- Project plans
- Project activities
- Legislation and standards
- Industry context
Last edited 15 Feb 2019
The Ministry of Works' 'Survey of Problems before the Construction Industries', commonly known as the Emmerson Report, was published in 1962.
It was one of several reports aimed at improving the way the industry was organised and the way construction work was procured. The report pointed to shortcomings and fragmentation in the industry and the professions - engineer, architect, builder, and so on.
The Emmerson Report criticised a lack of cohesion between the parties to a construction contract and proposed 'the possibility of adopting a common form of contract for both civil and building engineering work'. It also suggested the standardisation of subcontracts.
Many of the issues raised were developed further in the Banwell Report published in 1964.
However, Emmerson also said: "Because this study is intended to detect signs of ill-health it may give a false picture. I must, therefore, emphasize most strongly that in a more balanced survey I should wish to pay tribute to the remarkable recovery of the building materials industries and the construction industries from the war period when they were practically closed down; their flexibility in meeting new demands on their services in the past fifteen years; the introduction of new materials, increased mechanization and new techniques; the steady rise in output, and the avoidance of major industrial disputes."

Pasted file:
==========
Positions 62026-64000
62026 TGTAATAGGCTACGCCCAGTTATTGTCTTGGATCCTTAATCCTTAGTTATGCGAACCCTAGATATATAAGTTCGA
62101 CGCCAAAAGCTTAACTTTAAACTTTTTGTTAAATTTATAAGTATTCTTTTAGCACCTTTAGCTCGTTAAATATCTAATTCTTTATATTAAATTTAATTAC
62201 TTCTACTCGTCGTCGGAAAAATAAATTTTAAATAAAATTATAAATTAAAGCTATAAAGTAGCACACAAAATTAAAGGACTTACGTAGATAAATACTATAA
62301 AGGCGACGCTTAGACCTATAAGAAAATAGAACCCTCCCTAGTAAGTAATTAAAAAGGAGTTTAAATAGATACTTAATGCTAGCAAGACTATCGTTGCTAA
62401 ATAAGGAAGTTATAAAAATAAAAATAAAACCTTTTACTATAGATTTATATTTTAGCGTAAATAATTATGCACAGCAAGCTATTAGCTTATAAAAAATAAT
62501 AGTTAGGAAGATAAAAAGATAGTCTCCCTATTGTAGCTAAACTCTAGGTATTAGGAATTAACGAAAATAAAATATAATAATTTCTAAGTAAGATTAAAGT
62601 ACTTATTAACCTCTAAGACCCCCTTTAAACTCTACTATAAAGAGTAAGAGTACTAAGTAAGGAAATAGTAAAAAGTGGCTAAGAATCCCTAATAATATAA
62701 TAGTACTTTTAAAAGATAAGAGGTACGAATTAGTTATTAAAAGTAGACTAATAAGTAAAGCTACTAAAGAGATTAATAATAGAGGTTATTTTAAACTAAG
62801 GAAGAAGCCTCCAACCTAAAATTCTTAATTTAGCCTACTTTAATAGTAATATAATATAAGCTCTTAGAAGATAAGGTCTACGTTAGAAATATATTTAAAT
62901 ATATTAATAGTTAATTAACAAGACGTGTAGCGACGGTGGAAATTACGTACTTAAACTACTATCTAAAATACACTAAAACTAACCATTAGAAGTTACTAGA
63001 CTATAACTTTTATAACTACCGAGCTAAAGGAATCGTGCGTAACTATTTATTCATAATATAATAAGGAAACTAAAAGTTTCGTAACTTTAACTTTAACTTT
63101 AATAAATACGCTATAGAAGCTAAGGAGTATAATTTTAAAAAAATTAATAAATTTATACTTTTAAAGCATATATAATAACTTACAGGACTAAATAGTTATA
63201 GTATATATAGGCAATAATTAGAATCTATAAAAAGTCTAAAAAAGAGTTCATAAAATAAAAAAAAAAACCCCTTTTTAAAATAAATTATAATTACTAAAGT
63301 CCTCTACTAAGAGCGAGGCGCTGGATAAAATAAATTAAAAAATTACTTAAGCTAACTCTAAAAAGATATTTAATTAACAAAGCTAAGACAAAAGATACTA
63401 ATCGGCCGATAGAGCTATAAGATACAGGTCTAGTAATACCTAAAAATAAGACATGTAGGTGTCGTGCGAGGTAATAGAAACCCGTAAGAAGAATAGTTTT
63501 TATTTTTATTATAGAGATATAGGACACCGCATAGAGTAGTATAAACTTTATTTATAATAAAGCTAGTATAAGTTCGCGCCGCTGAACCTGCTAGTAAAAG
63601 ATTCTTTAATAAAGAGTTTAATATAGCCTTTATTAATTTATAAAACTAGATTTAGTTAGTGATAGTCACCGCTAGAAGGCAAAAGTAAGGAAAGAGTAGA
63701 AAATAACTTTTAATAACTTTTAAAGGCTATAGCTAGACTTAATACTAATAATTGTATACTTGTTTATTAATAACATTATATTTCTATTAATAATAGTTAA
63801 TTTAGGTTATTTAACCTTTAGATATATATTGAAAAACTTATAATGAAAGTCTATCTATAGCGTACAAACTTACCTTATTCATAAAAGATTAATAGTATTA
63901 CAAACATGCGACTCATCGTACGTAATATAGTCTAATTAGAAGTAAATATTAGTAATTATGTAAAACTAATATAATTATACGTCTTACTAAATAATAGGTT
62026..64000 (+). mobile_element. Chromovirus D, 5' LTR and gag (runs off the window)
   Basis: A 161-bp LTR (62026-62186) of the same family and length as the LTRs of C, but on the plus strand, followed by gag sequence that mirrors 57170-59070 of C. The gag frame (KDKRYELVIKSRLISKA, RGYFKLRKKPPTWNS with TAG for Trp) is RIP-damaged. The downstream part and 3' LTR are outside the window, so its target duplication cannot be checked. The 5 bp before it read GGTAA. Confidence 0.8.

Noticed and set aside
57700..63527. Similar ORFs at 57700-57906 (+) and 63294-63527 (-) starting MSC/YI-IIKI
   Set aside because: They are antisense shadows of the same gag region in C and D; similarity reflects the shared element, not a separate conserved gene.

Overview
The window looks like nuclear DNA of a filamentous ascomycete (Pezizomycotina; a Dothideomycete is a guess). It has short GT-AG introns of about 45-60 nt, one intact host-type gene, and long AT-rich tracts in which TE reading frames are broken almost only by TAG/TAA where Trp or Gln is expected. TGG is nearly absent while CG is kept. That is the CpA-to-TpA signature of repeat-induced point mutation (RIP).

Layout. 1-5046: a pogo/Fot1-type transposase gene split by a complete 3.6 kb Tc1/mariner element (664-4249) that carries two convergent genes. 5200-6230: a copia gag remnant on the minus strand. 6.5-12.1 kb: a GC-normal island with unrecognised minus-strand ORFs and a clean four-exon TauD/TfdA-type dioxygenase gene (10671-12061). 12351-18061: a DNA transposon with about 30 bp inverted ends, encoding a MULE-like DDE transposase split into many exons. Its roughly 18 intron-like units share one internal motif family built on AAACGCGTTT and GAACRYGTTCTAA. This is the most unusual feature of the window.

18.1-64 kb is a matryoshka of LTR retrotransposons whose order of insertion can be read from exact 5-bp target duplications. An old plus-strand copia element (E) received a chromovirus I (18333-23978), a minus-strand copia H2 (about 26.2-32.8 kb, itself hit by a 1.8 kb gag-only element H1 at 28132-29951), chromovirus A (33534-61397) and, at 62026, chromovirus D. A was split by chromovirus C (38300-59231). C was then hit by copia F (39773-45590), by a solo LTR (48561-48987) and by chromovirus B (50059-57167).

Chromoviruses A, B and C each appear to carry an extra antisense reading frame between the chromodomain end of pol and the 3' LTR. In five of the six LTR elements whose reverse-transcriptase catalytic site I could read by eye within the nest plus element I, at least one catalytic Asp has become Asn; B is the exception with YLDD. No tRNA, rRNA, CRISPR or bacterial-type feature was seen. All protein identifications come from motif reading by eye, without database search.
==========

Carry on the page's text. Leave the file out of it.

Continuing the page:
Related articles on Designing Buildings Wiki
Featured articles and news
A quality perspective.
If buildings were people, they would be just starting to walk on two legs.
Air filtration and clean air standards.
The Dukes of Normandy and the second world war.
Conserving structures in historic designed landscapes.
Online platform to showcase acoustic solutions.
The drivers of value and how it is measured.
Do you know your Ionic from your Doric?
Construction output has been stronger than anticipated.
But blame is directed at the construction industry.
Health effects on children and young people.